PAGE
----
This article was originally published on February 11, 2022. We’re republishing it as Gran Turismo players can now compete against the artificial intelligence Gran Turismo Sophy in the most recent edition of the sport.
To accelerate on the most efficient “racing line” without losing control, race car drivers have to be able to brake and accelerate, as well as steer according to precisely scheduled sequences. The procedure is based on frictional limits and is governed by well-established physical laws. This means that autonomous cars can learn to complete a race at the fastest speed possible (as many have already achieved). But it becomes more complicated when the independent driver needs to share the space with other vehicles. Researchers have discovered the solution by preparing an artificial intelligence program to beat human opponents in Gran Turismo Sport’s ultra-realistic gaming sport. The results could lead autonomous car researchers towards innovative methods to help this valuable technology in real life.
Artificial Intelligence has defeated human players in video games like Starcraft II and Dota 2. However, Gran Turismo differs from other games in several ways, according to Peter Wurman, director of Sony AI America and co-author of the study published in Nature. “In most games, the environment defines the rules and protects the users from each other,” Wurman says. “But when racing the cars are close to one another and they have a precise sense of manners which must be mastered and mastered by AI agents. To win it is essential that they be considerate of their competitors however, they must also be able to maintain their lines of travel and ensure that they don’t let them let their opponents pass them by.”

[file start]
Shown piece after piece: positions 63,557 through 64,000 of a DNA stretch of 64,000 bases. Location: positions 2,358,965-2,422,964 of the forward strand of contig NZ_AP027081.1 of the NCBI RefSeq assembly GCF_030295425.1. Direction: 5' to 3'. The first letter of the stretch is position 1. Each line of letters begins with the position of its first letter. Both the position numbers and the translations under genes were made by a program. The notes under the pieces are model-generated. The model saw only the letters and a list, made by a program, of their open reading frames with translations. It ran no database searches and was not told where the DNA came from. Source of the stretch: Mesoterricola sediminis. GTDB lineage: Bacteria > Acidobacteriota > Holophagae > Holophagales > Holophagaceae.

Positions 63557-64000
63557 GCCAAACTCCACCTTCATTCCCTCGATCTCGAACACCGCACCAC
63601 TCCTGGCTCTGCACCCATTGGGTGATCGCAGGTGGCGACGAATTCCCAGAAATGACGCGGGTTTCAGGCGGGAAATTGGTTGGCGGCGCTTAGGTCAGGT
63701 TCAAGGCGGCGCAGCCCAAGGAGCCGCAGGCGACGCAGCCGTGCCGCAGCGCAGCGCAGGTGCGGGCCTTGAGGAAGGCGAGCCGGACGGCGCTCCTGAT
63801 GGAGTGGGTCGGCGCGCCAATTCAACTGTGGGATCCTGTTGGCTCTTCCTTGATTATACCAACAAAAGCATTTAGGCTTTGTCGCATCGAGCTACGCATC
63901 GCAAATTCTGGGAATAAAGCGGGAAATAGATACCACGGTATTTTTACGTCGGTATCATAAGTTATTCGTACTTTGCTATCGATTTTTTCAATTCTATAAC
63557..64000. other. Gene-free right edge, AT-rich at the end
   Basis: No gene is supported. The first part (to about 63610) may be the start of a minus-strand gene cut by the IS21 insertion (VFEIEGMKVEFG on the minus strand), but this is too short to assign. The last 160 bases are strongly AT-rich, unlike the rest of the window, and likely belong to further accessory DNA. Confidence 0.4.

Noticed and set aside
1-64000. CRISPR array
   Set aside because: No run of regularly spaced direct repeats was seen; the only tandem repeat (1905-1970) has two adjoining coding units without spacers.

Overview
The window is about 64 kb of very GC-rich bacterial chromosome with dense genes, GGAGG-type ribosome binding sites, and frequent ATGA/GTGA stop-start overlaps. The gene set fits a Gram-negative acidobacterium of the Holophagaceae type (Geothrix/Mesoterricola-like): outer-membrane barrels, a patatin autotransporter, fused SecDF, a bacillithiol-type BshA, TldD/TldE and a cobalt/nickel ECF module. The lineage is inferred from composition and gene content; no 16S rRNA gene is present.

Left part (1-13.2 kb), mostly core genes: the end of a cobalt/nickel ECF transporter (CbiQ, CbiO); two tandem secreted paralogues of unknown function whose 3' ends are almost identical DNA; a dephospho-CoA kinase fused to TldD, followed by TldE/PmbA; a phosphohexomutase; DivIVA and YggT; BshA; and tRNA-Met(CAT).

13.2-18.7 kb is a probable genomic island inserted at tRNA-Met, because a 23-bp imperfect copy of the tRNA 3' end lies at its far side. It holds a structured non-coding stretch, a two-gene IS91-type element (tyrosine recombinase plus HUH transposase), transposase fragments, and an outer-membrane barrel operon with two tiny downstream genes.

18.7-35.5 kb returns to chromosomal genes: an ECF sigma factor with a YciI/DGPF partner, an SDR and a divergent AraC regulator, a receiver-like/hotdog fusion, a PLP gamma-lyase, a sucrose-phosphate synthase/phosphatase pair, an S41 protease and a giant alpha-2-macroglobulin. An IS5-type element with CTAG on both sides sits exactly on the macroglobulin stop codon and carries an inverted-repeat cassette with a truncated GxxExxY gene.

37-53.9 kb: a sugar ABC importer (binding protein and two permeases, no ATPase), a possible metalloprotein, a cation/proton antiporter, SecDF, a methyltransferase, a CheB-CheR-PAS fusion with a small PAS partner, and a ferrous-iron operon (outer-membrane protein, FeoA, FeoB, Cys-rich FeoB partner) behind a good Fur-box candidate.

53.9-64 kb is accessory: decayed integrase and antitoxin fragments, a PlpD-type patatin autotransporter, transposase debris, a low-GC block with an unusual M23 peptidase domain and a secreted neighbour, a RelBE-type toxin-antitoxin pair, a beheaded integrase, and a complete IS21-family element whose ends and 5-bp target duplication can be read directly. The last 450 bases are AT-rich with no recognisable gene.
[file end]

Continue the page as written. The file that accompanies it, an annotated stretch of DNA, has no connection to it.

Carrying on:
To teach their AI the basics, the Sony AI researchers used a method known as deep reinforcement learning. They rewarded their AI for specific actions like keeping the track in place and on the controls of their car and adhering to race etiquette. Then they let the program loose to experiment with different types of racing that could help it to reach those goals. This Sony AI team trained multiple versions of its AI program, which they named Gran Turismo Sophy (GT Sophy), each introduced to be proficient in driving a specific type of vehicle on a particular track. The researchers then pitted the AI against humans as Gran Turismo champions. In the first test conducted in July of last year, humans had the best overall team score. The second time around, in October 2021, AI made its mark. It dominated its human opponents together, setting the fastest time for laps.